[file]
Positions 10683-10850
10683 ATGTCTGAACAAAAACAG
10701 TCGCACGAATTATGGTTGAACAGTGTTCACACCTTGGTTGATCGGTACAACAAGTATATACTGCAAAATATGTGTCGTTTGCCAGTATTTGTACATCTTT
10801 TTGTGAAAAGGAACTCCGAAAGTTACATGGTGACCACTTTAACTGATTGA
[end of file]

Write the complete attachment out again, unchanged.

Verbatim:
Positions 10683-10850
10683 ATGTCTGAACAAAAACAG
10701 TCGCACGAATTATGGTTGAACAGTGTTCACACCTTGGTTGATCGGTACAACAAGTATATACTGCAAAATATGTGTCGTTTGCCAGTATTTGTACATCTTT
10801 TTGTGAAAAGGAACTCCGAAAGTTACATGGTGACCACTTTAACTGATTGA